Week 5: Butter
12 lbs of Butter, Margarine or Shortening
After this week, you should have 12 lbs of Butter, Margarine, or Shortening stored. This is the program goal. This is the only week we address Butter, Margarine, and Shortening.
Some people aren’t big on baking or cooking and therefore probably don’t go through this much butter and shortening, but for those of you who like to bake or cook and would like to continue to bake or cook in an emergency, you’ll want to remember to get shortening for your food storage. The 2 frequently overlooked items are shortening/butter/margarine and eggs. This will ensure there are plenty of opportunities for “goodies”, such as cookies, pies, puddings, etc. These are called comfort foods and you need all the comfort you can get during emergencies or stressful situations. You decide on how much of what you want to store, but try to get a combined total of about 12 lbs.
Butter vs. Margarine vs. Shortening
Butter is a pretty natural ingredient being made up of cream, milk solids, and water. Non-homogenized milk separates with the fattiest portion rising to the top and the low-fat liquid sinking to the bottom. The fattiest portion that has risen is the cream used to make butter. Butter in America is 80% to 81% butterfat, up to 16% water, and the rest is milk solids. The high water content in butter steams while baking and can increase gluten production which can result in a crispier cookie or flakier pie crust and biscuit. Butter in Europe has a higher butterfat percentage, ranging from 82% to 88% (now I know why everyone wants me to bring butter back from Paris). Because butter is made from animal fat, it is high in saturated fat and cholesterol. However, butter does contain vitamins A, D, E, and K. Pretty much the only preservative in butter is salt, which is why many prefer unsalted butter. Plus, salted butter can throw off the taste of your recipes. However, butter is expensive. Also, because butter melts so easily, it can be difficult to work with.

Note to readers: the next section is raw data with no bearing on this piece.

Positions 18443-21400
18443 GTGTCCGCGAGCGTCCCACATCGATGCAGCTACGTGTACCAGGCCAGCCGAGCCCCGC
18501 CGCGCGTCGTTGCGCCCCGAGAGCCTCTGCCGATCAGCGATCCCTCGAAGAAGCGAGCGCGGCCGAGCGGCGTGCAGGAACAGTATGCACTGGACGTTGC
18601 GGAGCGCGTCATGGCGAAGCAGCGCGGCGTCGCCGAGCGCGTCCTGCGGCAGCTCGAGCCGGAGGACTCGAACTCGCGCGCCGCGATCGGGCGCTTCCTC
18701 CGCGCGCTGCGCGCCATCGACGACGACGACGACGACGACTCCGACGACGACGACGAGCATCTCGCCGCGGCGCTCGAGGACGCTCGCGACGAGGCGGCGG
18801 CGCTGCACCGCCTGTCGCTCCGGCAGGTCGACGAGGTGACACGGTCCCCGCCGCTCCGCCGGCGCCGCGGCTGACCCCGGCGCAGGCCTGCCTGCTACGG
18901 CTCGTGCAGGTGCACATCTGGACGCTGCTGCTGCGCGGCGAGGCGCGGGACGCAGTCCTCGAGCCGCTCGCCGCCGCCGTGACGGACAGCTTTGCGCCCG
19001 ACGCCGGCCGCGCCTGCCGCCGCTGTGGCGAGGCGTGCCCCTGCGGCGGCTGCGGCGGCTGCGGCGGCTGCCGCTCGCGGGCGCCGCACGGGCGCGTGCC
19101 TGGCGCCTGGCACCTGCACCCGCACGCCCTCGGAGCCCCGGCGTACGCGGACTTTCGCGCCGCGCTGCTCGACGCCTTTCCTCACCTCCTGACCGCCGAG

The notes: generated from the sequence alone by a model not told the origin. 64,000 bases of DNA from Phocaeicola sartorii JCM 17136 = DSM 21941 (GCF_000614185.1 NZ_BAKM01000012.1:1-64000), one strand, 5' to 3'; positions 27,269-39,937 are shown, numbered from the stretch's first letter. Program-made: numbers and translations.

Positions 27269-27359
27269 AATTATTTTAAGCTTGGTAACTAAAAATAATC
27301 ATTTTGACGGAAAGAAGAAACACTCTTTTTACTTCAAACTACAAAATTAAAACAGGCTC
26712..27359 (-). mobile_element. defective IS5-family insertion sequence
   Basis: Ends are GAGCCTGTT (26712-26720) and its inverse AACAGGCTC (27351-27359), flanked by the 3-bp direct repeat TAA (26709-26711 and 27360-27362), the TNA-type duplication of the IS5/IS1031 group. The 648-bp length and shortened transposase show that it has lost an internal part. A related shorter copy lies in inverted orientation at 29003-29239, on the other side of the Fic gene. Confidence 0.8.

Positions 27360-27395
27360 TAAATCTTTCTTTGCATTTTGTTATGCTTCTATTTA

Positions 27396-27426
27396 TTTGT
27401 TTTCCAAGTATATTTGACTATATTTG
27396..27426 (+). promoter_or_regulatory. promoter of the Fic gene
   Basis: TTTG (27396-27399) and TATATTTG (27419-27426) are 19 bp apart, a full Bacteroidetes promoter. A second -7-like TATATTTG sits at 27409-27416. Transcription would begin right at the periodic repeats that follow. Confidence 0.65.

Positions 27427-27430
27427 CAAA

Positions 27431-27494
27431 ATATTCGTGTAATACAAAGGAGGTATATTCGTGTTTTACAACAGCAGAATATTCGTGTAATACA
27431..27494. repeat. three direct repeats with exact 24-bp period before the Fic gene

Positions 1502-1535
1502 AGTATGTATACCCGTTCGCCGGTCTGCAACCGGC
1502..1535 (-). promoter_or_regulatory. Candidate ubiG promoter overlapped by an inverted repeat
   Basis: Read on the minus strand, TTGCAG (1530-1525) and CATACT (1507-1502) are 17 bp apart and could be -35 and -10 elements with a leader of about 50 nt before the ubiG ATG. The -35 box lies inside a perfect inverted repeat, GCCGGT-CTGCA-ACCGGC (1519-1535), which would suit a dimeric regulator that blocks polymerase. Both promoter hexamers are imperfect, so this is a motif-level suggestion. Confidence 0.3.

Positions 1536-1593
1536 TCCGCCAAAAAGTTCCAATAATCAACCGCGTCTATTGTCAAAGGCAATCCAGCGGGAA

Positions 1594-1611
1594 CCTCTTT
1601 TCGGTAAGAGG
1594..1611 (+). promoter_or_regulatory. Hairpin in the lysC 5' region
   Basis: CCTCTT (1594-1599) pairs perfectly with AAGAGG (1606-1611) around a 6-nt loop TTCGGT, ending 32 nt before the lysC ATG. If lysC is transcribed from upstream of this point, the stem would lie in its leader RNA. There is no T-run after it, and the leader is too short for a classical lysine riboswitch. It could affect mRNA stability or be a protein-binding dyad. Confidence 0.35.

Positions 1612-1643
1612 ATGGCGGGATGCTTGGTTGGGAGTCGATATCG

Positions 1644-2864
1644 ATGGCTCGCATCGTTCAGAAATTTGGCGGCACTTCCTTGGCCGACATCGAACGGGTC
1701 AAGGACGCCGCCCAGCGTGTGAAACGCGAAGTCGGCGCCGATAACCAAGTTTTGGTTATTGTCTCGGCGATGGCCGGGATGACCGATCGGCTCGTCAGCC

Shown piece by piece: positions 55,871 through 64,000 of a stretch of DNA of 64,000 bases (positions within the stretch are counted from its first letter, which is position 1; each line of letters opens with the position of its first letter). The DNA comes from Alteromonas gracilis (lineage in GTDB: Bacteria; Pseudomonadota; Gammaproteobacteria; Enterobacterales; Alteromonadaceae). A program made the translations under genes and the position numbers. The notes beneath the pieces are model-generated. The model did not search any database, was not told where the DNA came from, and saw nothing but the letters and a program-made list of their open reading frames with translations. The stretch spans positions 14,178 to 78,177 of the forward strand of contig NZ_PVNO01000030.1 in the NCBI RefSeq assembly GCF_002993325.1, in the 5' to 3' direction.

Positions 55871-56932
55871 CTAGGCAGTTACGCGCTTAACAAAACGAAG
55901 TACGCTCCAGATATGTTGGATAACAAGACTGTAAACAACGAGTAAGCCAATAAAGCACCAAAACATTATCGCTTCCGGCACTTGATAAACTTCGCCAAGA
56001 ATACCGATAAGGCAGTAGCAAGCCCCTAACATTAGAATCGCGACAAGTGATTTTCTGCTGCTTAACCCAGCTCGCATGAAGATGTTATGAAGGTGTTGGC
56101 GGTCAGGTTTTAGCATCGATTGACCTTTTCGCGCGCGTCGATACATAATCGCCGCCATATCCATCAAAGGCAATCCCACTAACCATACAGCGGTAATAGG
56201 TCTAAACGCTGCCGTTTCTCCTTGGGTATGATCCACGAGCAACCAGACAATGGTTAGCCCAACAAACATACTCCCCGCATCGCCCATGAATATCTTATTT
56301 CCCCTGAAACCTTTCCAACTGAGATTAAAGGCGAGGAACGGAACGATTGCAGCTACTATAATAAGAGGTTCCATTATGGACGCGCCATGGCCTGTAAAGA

Margarine contains natural plant and seed oils, so it contains unsaturated "good" fats (polyunsaturated and monounsaturated fats). These types of fats help reduce low-density lipoprotein (LDL), or the "bad" cholesterol when substituted for saturated fat. Depending on the recipe, margarine may also have vitamins A and D. So margarine usually tops butter when it comes to heart health. But not all margarines are created equal. Some margarines contain trans fat. Trans fat, like saturated fat, increases blood cholesterol levels and the risk of heart disease. In addition, trans fat lowers high-density lipoprotein (HDL), or the "good" cholesterol levels. In general, the more solid the margarine, the more trans fat it contains. So since stick margarines usually have more trans fat than tub margarines, skip the stick and opt for soft or liquid margarine instead. Better yet, look for a spread that doesn't have any trans fat and has the least amount of saturated fat. Compare the Nutrition Facts panel looking in particular at saturated fat and trans fat.
Shortening is a fat that is solid at room temperature and typically made from vegetable oils. Shortening used to be made in a process that resulted in a lot of trans fat. But most manufacturers have since transitioned to a manufacturing process that all but eliminates trans fat to a very minimal amount. Shortening also has a much higher melting point than butter. Because there is no water in shortening, you do not have to worry about it steaming out and creating that increased gluten production. Shortening is a much cheaper and more shelf stable substitute for butter/margarine. However, shortening is not a natural product and doesn’t have the taste that butter has.
Shortening Powder is a great alternative which stores for a very long time. Just blend with water to produce shortening for baked goods. DO NOT USE FOR FRYING.
Butter and margarine should both be stored in a refrigerator or freezer. Butter has a shelf life of 1-2 months in a refrigerator and 9 months in a freezer. Margarine has a longer shelf life, generally around 4-5 months in a refrigerator and up to 12 months in a freezer. Shortening does not need to be refrigerated, and according to Crisco, if unopened, its shelf life is indefinite. Once it’s opened, they say it’s good for about a year. However, shortening powder, by virtue of being a powder, will last a lot longer, even if opened.
With all of this in mind, always purchase according to the needs of your family.